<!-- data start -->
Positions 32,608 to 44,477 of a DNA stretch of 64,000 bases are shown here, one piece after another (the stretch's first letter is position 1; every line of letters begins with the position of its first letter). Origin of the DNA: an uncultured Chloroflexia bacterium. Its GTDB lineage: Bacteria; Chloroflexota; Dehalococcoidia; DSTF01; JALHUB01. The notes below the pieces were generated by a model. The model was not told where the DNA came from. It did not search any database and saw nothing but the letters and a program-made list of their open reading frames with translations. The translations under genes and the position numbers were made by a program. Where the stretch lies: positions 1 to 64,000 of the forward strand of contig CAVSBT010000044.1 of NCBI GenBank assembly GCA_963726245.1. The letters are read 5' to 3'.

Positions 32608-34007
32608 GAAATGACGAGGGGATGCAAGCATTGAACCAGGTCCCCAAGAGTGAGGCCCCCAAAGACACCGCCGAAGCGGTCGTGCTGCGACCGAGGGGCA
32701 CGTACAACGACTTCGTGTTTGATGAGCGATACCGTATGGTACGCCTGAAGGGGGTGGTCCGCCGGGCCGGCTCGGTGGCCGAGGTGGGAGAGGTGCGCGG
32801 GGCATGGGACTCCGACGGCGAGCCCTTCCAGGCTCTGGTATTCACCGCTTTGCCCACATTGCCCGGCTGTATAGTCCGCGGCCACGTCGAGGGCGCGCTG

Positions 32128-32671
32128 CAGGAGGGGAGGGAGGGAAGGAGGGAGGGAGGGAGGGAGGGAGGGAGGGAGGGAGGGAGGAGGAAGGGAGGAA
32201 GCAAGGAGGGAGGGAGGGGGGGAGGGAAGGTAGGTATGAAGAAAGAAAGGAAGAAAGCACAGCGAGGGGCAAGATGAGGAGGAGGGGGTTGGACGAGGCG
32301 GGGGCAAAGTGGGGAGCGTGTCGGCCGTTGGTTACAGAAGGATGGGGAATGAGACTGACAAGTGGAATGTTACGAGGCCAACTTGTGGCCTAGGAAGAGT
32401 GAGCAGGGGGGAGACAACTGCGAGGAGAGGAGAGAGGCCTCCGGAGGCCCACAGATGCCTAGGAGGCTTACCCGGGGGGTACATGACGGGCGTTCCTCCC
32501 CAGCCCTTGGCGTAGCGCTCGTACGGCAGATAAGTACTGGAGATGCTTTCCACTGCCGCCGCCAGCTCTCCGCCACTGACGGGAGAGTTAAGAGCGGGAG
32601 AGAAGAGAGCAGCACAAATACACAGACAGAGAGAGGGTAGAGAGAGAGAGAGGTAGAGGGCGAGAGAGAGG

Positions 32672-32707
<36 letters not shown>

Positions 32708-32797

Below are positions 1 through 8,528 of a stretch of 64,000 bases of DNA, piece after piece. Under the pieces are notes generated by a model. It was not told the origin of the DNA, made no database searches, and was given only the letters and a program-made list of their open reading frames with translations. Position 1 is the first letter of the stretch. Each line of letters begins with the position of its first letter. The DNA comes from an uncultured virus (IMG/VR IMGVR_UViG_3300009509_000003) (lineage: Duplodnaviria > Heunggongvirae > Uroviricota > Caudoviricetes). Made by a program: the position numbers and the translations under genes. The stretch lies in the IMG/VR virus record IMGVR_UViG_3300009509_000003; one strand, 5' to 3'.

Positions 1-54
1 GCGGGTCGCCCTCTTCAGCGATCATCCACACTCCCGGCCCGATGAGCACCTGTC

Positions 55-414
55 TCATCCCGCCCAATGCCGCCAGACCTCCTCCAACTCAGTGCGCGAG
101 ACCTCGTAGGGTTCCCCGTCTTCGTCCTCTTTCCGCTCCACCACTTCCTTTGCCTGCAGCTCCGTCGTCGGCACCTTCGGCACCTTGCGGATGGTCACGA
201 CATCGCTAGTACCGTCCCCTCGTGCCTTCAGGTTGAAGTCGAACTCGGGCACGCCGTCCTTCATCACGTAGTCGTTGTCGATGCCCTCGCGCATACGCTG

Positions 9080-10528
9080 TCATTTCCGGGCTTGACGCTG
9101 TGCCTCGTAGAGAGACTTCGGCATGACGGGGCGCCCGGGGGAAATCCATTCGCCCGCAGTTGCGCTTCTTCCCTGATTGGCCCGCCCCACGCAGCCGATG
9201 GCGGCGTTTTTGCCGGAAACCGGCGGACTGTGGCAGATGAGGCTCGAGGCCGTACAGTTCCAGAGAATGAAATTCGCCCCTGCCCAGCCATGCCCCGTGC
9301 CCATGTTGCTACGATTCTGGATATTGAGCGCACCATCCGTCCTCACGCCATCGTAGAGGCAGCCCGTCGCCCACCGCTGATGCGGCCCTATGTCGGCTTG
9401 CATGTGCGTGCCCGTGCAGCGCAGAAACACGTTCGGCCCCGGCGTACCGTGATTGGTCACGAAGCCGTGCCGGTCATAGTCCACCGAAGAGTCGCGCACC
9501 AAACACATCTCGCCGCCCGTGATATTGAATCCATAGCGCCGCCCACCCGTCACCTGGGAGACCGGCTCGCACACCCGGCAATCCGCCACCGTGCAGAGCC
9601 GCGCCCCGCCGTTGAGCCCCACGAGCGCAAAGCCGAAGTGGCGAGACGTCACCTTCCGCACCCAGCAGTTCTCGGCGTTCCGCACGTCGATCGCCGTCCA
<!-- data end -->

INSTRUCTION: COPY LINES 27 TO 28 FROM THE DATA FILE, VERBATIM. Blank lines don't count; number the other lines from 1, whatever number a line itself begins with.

9301 CCATGTTGCTACGATTCTGGATATTGAGCGCACCATCCGTCCTCACGCCATCGTAGAGGCAGCCCGTCGCCCACCGCTGATGCGGCCCTATGTCGGCTTG
9401 CATGTGCGTGCCCGTGCAGCGCAGAAACACGTTCGGCCCCGGCGTACCGTGATTGGTCACGAAGCCGTGCCGGTCATAGTCCACCGAAGAGTCGCGCACC